They realized their sucking economy could not build the weapons to defend against the well-equipped cowboys with their NSA, long-range fighter radars, loads of PCs, walkmans, video recorders, patient monitors and advanced pharmaceuticals.

So, if you cannot afford food+studies, maybe you should drop studies and get a job.

Ultra-frugal cooking (0)

Anonymous Coward | about 9 months ago | (#46796463)

Whatever money you have, it stretches a whole lot further if you opt for cooking your own meals rather than relying on convenience food. I realize Britain isn't USA but one pound per day [wordpress.com] goes a long way to keeping you fed if you know how to cook - and I'm not talking pasta 7 days a week either.

If you join up with other students and buy in bulk, you can probably do better than I did.

It's common in USA and North Korea (0)

Anonymous Coward | about 9 months ago | (#46796471)

If you are unfortunate to live of commie states like USA or North Korea, don't be surprise you will be starving.
USA spends enormous amounts of money on military and security forces. Everyone arriving in USA will be stunned by STASI style of living. Police and security present is strong. Public demonstrations are prohibited in Washington D.C. political dissidents put in jail or landfill.
USA has the worst records against journalism. Forget press freedom. Official propaganda tubes like Fox News or CNN rules the airways.
Expect another school district to be closed to divert fund to another F-16 or more bombs. Regime don't care about 60 millions of starving Americans guns are more important.

Yeah (1)

The Cat (19816) | about 9 months ago | (#46796473)

This article makes it sound like the inability to afford food ends when you graduate.

But then grocery stores that gouge customers who don't have club cards [latimes.com] or that charge confiscatory prices for food that is so plentiful we pay farmers not to grow it [straightdope.com] is a subject very much like liquor stores in poor neighborhoods [imdb.com] .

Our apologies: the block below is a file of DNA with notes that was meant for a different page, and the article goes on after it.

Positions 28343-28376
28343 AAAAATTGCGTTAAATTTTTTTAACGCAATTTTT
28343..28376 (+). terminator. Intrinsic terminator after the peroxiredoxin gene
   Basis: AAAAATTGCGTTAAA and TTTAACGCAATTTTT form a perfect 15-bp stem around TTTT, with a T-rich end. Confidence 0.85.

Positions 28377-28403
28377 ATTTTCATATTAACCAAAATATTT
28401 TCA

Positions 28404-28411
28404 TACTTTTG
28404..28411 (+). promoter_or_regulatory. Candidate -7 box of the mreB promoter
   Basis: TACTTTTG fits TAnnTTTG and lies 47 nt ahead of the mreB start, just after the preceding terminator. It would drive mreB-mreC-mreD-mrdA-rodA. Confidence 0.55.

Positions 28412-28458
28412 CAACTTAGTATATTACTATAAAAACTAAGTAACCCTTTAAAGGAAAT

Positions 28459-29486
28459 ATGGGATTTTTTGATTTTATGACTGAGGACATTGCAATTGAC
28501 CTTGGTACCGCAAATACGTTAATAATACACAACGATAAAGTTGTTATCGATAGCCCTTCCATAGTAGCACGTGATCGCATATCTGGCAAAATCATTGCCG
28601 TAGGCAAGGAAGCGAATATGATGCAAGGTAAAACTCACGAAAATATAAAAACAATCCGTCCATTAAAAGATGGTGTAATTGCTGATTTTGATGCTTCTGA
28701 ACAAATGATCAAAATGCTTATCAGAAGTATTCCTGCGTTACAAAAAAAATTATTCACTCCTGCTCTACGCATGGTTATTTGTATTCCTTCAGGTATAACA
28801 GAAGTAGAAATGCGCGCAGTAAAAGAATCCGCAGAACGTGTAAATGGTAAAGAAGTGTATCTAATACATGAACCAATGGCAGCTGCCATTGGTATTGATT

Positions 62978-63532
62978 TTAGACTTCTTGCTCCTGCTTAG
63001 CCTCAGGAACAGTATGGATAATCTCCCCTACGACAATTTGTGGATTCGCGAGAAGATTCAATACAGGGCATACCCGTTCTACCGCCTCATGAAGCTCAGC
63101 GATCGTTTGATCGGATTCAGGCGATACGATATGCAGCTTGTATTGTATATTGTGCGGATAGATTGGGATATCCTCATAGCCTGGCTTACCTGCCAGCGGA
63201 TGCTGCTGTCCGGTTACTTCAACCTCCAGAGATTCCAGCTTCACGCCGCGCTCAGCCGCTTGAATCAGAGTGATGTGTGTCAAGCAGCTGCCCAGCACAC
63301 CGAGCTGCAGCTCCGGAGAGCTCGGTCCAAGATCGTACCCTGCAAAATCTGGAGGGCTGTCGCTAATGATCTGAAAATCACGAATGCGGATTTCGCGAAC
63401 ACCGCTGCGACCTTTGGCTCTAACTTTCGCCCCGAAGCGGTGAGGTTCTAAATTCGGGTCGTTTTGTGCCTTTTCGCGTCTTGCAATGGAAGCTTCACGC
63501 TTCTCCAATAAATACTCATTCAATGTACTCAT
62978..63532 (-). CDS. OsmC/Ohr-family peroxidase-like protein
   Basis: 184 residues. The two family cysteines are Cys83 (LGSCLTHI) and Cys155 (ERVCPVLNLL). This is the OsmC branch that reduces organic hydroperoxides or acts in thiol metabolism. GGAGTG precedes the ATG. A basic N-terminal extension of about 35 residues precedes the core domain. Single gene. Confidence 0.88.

You're not allowed to talk about it.

Cars are a luxury (3, Informative)

Citizen of Earth (569446) | about 9 months ago | (#46796475)

I remember choosing between eating, living in bad neighborhoods, putting gas in the car, etc.

A starving student with a car?! I think we've isolated the problem.

Re:Cars are a luxury (2)

Chrisq (894406) | about 9 months ago | (#46796483)

I remember choosing between eating, living in bad neighborhoods, putting gas in the car, etc.

A starving student with a car?! I think we've isolated the problem.

I thought the same thing. I could never have afforded a car as a student.

Re:Cars are a luxury (0)

Anonymous Coward | about 9 months ago | (#46796523)

Completely agree - I was never hungry, was able to fly back across the country for the holidays, but took public transit. Could have never afforded a car and insurance.

Re:Cars are a luxury (1)

jonwil (467024) | about 9 months ago | (#46796535)

If you live in an area where the only way to get from where you live to where you study is private transport (be that a car you own or something else like a taxi) you may not think a car is a luxury.

But if you are doing that, you are also stupid for not living somewhere close to campus (or to public transport links to campus)

Re:Dorms are a luxury (0)

Anonymous Coward | about 9 months ago | (#46796643)

There are far less dorms and cheap nearby apartments than there are students. And tuition itself, before even touching the costs of living, can cover the wages of a full time burger-flipper.

Re:Dorms are a luxury (0)

Anonymous Coward | about 9 months ago | (#46796749)


Re:Cars are a luxury (0)

Anonymous Coward | about 9 months ago | (#46796649)

Thank goodness that my state says that ALL public schools must provide some sort of free transport option to all students that live within a certain me radius of the school.

Re:Cars are a luxury (0)

Anonymous Coward | about 9 months ago | (#46796597)

if you live close enough to walk, the rents are more expensive. if you live far enough away that the rent is cheap, you need a car to get to class. you pay either way.

Never forget where you came from (3, Interesting)

jmcbain (1233044) | about 9 months ago | (#46796485)

I finished my CS PhD about 10 years ago at a top-20 US university. My first year I was not paid, but after I hooked onto an advisor later, I received an RA or TA position for $23k/year, and in my last few years, I received a fellowship for about $40k/year.